There are at least 4 good reasons to reload: Cheaper ammo cuz you shoot a LOT, more accurate ammo cuz you want tiny groups, custom ammo cuz you have an old or wildcat cartridge, or finally, you just want the very best ammo for YOUR gun, regardless of any of the above. If the 4th reason is the only one that motivates you, then, sad to say, but you won't need to reload a LOT, you'll just need to do it well, when you do. If you truly enjoy reloading, as I do, then you'll need to work one, or more, of those other reasons into your shooting. Personally, I still don't shoot a lot, but the last three motivations demand enough time at the bench for me to be happy. :)
 

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Well, you could give each cartridge case a name and have a nice conversation with it before loading it...or just shoot a lot more.

Seriously, case prep is the most time consuming aspect of reloading, so you could get more intricate in your approach to it.
 

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Hard to relate. The exact opposite of my problem. But then again, I like to find time to burn powder so I need more ammo.
Here's a thought. If you don't have any kids, get going on it. Then your evenings will be taken up also.
 

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You can learn to cast your own bullets. It will open up a whole new world of molds, sizing dies, bullet lubes, alloys, top punches, lubrisizers.... and the list goes on and on and on.....
 

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Yep, you have to shoot more (like almost everyone said). Punching paper holes may not be fun, but there's one guarantee: each set of cartridges will shoot slightly different. That's where the fun comes in - trying to reach that one (or two) loads per bullet weight/type that shoot a nice, tight group, like Broom said. Then, once they're found, to reload them several times to ensure they shoot consistently and it wasn;t just you having a good day.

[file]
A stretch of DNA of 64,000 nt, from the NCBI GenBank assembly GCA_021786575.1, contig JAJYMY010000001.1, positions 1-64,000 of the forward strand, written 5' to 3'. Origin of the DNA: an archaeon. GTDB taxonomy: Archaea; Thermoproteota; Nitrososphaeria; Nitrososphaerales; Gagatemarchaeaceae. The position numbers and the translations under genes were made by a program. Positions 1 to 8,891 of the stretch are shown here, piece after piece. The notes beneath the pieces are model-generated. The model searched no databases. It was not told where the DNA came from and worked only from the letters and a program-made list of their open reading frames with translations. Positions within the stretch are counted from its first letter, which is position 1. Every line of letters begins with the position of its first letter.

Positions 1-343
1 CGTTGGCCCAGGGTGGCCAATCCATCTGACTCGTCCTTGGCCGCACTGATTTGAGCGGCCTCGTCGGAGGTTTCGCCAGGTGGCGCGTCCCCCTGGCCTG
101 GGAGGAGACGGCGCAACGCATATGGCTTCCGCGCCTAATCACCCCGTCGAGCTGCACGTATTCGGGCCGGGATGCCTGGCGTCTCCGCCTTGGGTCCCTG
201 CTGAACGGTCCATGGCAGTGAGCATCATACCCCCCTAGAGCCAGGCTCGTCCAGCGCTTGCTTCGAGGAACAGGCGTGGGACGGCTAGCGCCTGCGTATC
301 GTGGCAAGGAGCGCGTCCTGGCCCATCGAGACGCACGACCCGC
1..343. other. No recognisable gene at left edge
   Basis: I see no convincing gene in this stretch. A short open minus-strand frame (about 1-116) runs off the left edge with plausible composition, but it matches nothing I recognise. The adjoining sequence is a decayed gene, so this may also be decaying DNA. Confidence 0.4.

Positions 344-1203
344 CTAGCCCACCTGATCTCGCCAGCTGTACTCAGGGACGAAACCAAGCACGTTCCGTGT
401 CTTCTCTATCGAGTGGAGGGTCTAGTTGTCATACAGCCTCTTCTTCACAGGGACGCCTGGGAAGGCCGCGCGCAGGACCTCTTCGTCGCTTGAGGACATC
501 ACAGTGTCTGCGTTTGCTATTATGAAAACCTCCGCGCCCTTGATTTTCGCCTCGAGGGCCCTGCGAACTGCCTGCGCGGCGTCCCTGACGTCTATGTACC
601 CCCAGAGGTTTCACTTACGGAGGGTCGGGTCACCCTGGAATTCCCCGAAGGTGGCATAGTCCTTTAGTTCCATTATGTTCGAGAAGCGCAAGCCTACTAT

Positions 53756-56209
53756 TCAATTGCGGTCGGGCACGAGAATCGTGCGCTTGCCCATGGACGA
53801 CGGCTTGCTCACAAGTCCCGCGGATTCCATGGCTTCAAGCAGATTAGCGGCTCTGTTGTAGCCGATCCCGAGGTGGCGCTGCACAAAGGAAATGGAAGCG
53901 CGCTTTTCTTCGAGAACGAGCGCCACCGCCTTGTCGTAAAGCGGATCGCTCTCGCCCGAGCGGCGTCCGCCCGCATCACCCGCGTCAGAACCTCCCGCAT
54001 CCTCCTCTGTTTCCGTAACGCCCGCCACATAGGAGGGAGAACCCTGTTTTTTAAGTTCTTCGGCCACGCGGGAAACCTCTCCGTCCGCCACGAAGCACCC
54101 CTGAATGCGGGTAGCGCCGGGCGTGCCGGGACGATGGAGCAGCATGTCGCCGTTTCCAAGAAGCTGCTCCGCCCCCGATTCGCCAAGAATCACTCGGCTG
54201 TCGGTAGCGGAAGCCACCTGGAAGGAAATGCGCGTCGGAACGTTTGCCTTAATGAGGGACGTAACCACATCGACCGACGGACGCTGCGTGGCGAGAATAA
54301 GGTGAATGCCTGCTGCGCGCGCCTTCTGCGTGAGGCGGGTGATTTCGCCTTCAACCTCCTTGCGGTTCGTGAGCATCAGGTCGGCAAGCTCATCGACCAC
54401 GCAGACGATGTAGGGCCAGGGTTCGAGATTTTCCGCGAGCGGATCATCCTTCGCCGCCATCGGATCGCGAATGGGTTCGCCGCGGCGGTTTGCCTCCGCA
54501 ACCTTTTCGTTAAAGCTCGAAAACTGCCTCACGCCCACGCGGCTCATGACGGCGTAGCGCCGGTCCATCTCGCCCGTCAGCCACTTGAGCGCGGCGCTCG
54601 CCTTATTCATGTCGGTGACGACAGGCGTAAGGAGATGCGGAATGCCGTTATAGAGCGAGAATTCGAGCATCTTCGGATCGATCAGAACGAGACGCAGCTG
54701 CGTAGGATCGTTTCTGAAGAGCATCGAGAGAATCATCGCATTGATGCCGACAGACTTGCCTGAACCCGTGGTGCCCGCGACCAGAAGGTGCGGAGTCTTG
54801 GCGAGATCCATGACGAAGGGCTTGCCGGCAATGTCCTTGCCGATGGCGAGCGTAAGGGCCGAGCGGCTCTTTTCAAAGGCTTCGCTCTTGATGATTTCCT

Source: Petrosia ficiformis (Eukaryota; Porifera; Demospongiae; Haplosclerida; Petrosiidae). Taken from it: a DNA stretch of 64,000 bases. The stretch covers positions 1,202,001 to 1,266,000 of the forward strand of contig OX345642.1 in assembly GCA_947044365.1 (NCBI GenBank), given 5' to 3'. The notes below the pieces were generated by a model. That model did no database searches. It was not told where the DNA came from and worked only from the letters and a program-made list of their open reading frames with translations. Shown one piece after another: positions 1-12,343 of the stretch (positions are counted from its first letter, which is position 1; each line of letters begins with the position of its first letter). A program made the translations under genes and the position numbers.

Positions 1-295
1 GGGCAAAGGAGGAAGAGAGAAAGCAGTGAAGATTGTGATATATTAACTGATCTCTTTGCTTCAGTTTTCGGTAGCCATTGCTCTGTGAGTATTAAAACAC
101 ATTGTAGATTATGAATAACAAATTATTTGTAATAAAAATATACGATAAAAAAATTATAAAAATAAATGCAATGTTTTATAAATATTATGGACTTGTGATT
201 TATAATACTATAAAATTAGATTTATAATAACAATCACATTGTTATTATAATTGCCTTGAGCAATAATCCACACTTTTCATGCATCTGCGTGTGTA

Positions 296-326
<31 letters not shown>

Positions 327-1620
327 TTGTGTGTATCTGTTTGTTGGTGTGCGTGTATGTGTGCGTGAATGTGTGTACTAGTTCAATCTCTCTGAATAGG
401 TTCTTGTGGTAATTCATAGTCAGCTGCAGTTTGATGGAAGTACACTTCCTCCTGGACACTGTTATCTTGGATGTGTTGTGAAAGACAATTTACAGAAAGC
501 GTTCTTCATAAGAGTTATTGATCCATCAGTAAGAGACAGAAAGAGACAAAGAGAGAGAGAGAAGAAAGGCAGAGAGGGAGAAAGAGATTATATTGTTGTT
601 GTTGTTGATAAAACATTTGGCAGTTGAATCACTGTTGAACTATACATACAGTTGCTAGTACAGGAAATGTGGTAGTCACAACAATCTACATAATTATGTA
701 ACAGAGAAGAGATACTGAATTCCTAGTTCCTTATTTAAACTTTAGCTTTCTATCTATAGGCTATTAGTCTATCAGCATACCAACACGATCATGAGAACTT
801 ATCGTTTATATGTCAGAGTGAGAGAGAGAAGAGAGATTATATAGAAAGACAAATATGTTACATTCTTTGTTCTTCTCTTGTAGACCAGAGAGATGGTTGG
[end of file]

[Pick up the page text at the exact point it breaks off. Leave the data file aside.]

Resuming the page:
I reload in batches of five. My ammo carrier may have 40 rounds in it, but there's 8 different loads in there. Some of the sets may be different from another only by primer type, or by .010" in overall length, or by a different type of powder, etc.

Now, once a load, for a bullet type/weight, reaches the point where I know it's consistent and it's the best one I have, I mark it as a "Best Load" and I'm done witht that bullet. It's ready for hunting. I know, that if I choose to load 5 hunting rounds with that bullet, it is going to shoot 2.7" high and .3" left, into a sub .75" group (as an example). Why not zero the scope so it shoots dead center and 2.7" high? Because then the other bullet types will still be off. SO I zero my scope for a certain rifle to where it shoots closest to dead center for all bullet types, then annotate the slight variances of each "Best Load".

I hear you Marsms, but you just need to shoot more (:)D))

It's terrible sitting there at the bench thinking..."Now, what do I do. I wish I had some more stuff to reload".
 

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Discussion Starter · #13 ·
Is there really an advantage to casting your own bullets? Besides cost, I guess?

My motivating factor in reloading is twofold, I guess. To get the fastest, most accurate load for my guns, and to be able to better match the bullets I use to my hunting situation.

Broom - I actually did manage a .295" 5 shot group a few days ago with my .223, which was the first load I tested to break the 3/4" barrier (and it did it in a big way!). Now I've got to try it again, and maybe play a bit with seating depths, though I'm already basically as long as my magazine can reliably handle.

I wonder if I could machine my own cases out of a solid brass block? :p
 

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Is there really an advantage to casting your own bullets? Besides cost, I guess?
I wonder if I could machine my own cases out of a solid brass block? :p
LOL, of course not, but then again you are the one that asked the question.
Casting is a whole 'nother world, just getting in to it myself.......you get to accumulate a lot more new gear, (yes Honey I really need this stuff) learn new things and generally enter another dimension.

Making brass your own would be intresting.............